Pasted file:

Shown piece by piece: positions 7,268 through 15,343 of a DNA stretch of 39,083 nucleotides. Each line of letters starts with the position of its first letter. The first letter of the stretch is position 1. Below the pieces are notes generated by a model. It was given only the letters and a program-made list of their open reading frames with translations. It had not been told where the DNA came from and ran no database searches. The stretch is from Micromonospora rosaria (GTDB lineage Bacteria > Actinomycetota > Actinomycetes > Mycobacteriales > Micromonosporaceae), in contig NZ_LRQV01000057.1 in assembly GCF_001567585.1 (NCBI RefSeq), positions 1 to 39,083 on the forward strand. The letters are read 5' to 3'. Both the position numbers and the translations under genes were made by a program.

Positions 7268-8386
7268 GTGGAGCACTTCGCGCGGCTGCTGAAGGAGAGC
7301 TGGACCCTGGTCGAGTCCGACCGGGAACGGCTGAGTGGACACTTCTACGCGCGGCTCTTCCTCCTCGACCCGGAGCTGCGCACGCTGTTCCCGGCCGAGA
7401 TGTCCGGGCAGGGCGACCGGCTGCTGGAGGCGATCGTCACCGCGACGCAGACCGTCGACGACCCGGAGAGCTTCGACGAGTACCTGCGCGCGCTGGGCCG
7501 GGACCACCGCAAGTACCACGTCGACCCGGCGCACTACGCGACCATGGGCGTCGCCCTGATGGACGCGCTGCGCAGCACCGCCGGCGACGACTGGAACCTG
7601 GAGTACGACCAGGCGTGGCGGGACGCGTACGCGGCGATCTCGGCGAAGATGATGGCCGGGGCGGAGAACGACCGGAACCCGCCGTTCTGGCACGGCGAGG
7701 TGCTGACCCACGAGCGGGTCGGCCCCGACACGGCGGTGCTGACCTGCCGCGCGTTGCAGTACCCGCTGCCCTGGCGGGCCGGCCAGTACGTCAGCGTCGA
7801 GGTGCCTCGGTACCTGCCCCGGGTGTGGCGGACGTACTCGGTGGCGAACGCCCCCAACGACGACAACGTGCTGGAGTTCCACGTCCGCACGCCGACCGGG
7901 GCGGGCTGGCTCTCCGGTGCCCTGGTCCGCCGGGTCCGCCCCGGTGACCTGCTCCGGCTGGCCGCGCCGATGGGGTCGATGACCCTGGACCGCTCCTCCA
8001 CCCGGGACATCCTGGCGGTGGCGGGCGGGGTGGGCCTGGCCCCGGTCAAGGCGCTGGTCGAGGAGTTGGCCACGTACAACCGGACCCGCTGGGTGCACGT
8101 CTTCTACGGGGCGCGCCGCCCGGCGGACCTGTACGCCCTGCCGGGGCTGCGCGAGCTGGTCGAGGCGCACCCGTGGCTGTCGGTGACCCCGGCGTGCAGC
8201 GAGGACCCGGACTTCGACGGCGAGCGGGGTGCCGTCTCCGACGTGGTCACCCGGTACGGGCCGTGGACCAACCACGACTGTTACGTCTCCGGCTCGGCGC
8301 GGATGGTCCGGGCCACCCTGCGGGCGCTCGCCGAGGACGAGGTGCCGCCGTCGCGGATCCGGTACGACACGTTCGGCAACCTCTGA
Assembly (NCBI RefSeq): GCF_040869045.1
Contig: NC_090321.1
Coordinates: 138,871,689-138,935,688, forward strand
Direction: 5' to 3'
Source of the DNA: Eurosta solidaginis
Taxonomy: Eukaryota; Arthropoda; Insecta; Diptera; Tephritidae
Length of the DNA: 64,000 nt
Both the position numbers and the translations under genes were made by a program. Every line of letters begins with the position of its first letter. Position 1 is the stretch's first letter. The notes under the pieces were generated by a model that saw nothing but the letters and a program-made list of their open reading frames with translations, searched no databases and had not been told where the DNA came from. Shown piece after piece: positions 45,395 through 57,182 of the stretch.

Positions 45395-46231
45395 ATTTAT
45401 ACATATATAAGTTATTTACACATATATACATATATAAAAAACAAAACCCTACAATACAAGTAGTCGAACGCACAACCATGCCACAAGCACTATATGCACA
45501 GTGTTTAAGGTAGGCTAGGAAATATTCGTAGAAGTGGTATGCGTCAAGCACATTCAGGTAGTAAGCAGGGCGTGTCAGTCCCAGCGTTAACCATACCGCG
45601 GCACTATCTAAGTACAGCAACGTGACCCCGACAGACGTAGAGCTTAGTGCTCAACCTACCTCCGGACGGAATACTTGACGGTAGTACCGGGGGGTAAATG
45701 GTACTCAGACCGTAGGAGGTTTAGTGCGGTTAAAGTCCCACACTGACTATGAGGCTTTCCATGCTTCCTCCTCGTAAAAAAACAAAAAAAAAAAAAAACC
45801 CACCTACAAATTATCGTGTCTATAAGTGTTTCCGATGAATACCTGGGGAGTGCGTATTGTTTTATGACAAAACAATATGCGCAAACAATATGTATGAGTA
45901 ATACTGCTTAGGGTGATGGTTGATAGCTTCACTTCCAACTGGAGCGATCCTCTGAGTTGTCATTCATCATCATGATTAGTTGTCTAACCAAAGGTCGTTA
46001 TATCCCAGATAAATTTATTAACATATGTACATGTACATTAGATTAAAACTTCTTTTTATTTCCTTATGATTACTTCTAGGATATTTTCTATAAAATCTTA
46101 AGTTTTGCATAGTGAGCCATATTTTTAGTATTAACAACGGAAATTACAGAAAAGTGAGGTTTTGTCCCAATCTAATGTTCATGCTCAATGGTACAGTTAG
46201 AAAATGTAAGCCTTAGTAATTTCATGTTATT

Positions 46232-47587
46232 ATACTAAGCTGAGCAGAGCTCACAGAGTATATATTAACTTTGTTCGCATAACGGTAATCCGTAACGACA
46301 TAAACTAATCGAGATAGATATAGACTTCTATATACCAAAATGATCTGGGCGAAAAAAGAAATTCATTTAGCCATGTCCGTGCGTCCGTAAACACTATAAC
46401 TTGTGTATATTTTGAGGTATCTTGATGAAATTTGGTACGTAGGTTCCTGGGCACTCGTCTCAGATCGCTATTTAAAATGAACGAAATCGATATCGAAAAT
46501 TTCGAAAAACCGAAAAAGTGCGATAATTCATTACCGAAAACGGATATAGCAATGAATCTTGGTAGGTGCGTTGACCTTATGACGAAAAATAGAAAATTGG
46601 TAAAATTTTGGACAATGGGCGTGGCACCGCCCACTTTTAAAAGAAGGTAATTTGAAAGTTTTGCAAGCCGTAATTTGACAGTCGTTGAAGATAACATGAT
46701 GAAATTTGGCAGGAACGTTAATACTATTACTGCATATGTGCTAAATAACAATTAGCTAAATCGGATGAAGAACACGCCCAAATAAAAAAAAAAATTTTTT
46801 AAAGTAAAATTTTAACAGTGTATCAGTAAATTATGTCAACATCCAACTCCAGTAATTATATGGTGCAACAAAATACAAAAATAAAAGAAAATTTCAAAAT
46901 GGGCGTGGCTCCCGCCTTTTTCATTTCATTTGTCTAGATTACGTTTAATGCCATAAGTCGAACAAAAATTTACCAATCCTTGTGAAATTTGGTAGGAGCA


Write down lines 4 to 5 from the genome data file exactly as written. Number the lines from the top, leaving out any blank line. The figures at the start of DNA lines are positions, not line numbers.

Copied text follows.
7301 TGGACCCTGGTCGAGTCCGACCGGGAACGGCTGAGTGGACACTTCTACGCGCGGCTCTTCCTCCTCGACCCGGAGCTGCGCACGCTGTTCCCGGCCGAGA
7401 TGTCCGGGCAGGGCGACCGGCTGCTGGAGGCGATCGTCACCGCGACGCAGACCGTCGACGACCCGGAGAGCTTCGACGAGTACCTGCGCGCGCTGGGCCG